An introduction to agile B2B sales – Always start with WHY
March 29th, 2018
6 min read
Congratulations! You’ve founded your startup, and everybody around you really seems to like what you are doing. But somehow it seems hard to sell your awesome solution. Why is that? This is when it comes to actual sales strategy. Being your solution’s own biggest fan isn’t going to sell it, when it comes to business-to-business (B2B) sales. The information age has changed a lot in the way we communicate and in the way we structure our working lives. Everything is getting faster and smarter, and sales has to adapt to these changes as well. That’s why this article will introduce you into the world of smart agile B2B sales. But what does agile actually mean?
Agile Methodology is a type of project management process, mainly used for software development, where demands and solutions evolve through the collaborative effort of self-organizing and cross-functional teams and their customers. Those methods and processes generally promote a disciplined project management process that encourages frequent inspection and adaptation, a leadership philosophy that encourages teamwork, self-organization and accountability, a set of engineering’s best practices intended to allow for rapid delivery of high-quality software, and a business approach that aligns development with customer needs and company goals.
The four core-values of agile methodology written down in the Agile Manifesto determine the underlying basis for each action while using the method which are
- Individuals and interactions over processes and tools
- Working software over comprehensive documentation
- Customer collaboration over contract negotiation
- Responding to change over following a plan
When looking at this method and applying it to the sales process, it seems like a no-brainer to implement. Focussing on the customer, being fast in adjusting your methods, sharing information across teams and having a transparent view on your current stand and goals seem to be a good approach for a modern sales team. So how can we implement it from the start? I would say by focussing on the individuals (customer) and seeing how they can be addressed (interact) with the value of your solution.
In order to find a company’s value proposition, and clearly explain how a company can truly differentiate itself from competitors, the American author and motivational speaker Simon Sinek invented a well-known method which is commonly used in marketing. He established his model of the Golden Circles after publishing his first book, “Start with Why” in 2009 and describes it in detail in his popular TED talk How great leaders inspire action. The underlying belief of Sinek was: “People don’t buy what you do. They buy why you do it.” The golden circle consists of three subsequent circles named Why, How and What.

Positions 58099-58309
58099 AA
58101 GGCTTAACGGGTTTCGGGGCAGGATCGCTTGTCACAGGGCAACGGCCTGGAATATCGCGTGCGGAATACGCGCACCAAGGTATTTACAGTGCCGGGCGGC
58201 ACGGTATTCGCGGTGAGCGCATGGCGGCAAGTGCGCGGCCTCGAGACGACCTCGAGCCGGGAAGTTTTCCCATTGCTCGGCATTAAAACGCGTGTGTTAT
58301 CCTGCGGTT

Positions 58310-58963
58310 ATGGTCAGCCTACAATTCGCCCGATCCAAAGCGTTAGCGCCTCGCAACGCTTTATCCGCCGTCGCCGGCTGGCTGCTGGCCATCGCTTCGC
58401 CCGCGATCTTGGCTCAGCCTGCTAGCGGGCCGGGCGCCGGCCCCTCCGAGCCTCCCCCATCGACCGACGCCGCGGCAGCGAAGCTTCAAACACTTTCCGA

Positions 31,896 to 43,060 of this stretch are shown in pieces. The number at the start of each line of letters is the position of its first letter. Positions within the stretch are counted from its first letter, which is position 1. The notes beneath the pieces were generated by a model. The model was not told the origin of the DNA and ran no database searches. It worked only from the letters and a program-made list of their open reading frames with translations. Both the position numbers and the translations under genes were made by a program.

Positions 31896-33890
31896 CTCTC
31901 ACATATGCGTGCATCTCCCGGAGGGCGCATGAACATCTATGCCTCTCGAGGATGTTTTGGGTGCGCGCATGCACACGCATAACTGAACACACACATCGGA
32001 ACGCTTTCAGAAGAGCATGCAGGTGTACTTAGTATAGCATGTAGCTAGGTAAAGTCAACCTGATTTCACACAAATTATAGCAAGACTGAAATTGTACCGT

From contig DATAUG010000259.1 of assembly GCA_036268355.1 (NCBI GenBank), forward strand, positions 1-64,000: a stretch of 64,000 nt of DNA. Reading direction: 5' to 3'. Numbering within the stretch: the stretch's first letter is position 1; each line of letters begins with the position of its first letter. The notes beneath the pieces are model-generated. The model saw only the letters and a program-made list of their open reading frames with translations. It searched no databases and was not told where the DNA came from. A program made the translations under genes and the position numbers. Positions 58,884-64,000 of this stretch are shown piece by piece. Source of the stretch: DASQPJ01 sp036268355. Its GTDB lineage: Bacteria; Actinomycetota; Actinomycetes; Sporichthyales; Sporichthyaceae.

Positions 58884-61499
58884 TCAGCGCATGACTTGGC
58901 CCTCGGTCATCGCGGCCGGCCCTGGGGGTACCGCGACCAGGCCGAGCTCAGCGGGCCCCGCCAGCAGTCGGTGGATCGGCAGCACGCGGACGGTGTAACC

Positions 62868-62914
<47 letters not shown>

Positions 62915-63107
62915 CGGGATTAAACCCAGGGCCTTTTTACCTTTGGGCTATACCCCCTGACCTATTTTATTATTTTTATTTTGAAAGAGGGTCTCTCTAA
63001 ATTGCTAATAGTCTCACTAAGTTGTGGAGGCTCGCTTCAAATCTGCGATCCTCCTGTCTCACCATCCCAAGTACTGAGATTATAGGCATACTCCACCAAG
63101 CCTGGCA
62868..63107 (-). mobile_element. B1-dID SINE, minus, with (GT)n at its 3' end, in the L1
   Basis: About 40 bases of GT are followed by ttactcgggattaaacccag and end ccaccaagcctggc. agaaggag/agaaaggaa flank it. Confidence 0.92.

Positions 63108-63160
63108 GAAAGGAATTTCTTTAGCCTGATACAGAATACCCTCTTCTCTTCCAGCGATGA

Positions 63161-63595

People don’t buy what you do. They buy why you do it.
The center consists of the Why, the core belief and the reason why the business actually exists. It should make you take a step back and thereby allows you to take a sophisticated look at your company. Do you already know your company’s core purpose and the Why (it’s not only to make a profit, that’s for sure)? Why do you get out of bed in the morning? And why should anybody care about your company? The Why also supports the precision and focus of one specific core purpose of the company and prevents the company to offer too many different features as stated in the customer discovery paragraph above.
Even though this step seems to be easy and obvious it should not be neglected when focusing marketing activities on the acquisition of new customers. The Why is the crucial core requirement to come up with a real, focused value proposition that is needed by the customer. Additionally, it lies the essential basis for knowing how to communicate the company’s How and What.
This circle should reflect How the company fulfills the aforementioned core belief. Clearly show your product‘s USP here and why your company is different or even better than others. This is also the step where you define your value proposition (or have done so in the past already) and validate it. Once again: Answer the following core question. What is your value proposition that differentiates you from others?
100% of all organizations and people know What they do. A company defines its product (or service) variety that they offer for sale and communicates facts here. Keep in mind that What-messages communicate only with the neocortex – that rational part of our brain that is not responsible for the decision-making (that includes a buying decision). Therefore that What-circle is the easiest circle to define, but also the least important one when it comes to the communication of your value proposition.
Wrapping up Agile B2B Sales
So to build your own sales story you first need to define your internal values to make it possible to communicate with potential customers. The Golden Circles help you to have a generic mission statement to share with your team and build a generic sales story and marketing material. Keep in mind: Your employees are your first customers. They have to have the USP in their blood as well to function as ambassadors for your vision. In a second step you need to specify this value proposition for your future clients. How these customers can be found and addresses will be defined in the upcoming sales strategy article.